On Friday, the level of the Rhine river fell to a new low which will halt the flow of large amounts of critical river traffic. It has dealt a fresh blow to Germany, as it copes with the global inflation crisis, and a potential energy crisis heading into winter, due to Russia cutting supplies of natural gas.
In Germany the river is critical to the transport of 400,000 barrels of oil products, which travel the path it follows from the Amsterdam-Rotterdam-Antwerp region through Germany to Switzerland.
At Kaub, a vital waypoint west of Frankfurt, the water level has dropped below 40 centimeters, a critical level for shipping, and government data predicts it will continue to drop over the coming days. Below 40 centimeters, it is not economically feasible to run shipping operations for many carriers, as they will have to carry loads that are too light to cover the cost of the journey.
In shallower water, barges must lighten their loads to reduce their drafts. Low water levels on the Rhine periodically do affect shipping, however this is the lowest level seen since 1993.
By Tuesday government predictions are that the level will drop to 34 centimeters. The measure is actually a metric of navigability, and not an actual depth measurement.
The Rhine is a key shipping pathway for all of Europe, which has been struggling to secure waterborne natural gas supplies since Russia reduced exported gas flows to the continent. During the summer European nations fill up reserve holding facilities with natural gas which will be drawn down during the winter to heat homes, supply electricity, and fuel various manufacturing processes. Since Russia began cutting flows, European nations have been scrambling to ration current gas usage as they sought to import shipments of liquid natural gas from abroad.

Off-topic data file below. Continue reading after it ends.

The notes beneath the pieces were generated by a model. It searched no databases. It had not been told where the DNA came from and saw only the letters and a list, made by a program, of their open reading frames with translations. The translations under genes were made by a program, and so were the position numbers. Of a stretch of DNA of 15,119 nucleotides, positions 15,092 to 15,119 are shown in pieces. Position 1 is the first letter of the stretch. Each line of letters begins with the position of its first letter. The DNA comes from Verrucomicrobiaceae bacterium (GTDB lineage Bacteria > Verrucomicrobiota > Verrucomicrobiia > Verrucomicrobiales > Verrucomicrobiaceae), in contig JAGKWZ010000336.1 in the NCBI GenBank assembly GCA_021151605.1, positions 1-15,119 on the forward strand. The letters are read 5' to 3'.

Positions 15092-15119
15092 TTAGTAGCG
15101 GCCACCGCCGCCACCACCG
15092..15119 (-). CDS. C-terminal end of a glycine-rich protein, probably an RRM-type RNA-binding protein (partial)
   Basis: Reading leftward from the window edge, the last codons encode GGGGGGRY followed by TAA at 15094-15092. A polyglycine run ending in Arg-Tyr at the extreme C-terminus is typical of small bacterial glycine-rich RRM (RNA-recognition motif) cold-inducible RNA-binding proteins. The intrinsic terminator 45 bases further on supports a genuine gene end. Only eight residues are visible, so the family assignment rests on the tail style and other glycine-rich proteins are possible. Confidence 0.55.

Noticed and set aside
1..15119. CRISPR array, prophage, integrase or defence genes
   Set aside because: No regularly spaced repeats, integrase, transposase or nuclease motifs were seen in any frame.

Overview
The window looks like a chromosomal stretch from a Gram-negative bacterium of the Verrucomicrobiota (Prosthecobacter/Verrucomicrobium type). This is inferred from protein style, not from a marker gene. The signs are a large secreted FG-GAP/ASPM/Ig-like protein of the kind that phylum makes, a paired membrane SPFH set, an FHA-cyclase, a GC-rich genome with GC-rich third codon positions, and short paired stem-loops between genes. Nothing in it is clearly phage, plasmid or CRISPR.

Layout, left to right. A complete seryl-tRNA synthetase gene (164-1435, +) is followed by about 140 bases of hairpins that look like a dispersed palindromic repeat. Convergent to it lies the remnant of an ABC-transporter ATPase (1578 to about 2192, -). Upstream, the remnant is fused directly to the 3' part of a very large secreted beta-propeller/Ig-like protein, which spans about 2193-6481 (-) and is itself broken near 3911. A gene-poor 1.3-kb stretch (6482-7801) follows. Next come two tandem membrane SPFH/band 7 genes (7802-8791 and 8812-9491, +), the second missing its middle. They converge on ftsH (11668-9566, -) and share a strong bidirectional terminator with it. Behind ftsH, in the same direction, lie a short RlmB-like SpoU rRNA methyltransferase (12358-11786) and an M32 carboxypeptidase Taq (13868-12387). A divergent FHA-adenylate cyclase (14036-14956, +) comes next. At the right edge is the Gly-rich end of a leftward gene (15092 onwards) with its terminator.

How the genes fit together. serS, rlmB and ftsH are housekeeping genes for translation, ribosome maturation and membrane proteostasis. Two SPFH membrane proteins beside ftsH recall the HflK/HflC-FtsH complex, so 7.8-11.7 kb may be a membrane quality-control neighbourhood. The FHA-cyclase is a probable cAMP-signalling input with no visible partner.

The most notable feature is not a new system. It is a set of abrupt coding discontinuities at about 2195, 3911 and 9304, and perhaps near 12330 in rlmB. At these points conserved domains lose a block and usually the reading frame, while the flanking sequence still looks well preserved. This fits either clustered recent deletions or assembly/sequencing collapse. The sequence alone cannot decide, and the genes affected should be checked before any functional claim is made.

German companies which use the Rhine for shipping, meanwhile have been taking steps to prepare for this crisis. BASF, a major chemical manufacturer has shifted shipments to rail travel, and has ordered special shallow-water barges. So far there has been no shipping disruptions for their products, however the company warns it cannot rule out a reduction in production rates at some facilities in the coming weeks.
Utility supplier Uniper said Thursday, it will not be able to run its plants at full capacity due to it being unable to have enough coal delivered to its facility. It had already warned of a production cut at its Staudinger-5 plant which will last until September due to a lack of coal at that facility.
Steelmaker Thyssenkrupp announced its crisis team is meeting daily, and it has already begun using ships with a lower draft to supply its mill in Duisburg.
But until weather patterns change and raise the level of the river, everyone will have to adapt to the new era of shortages.
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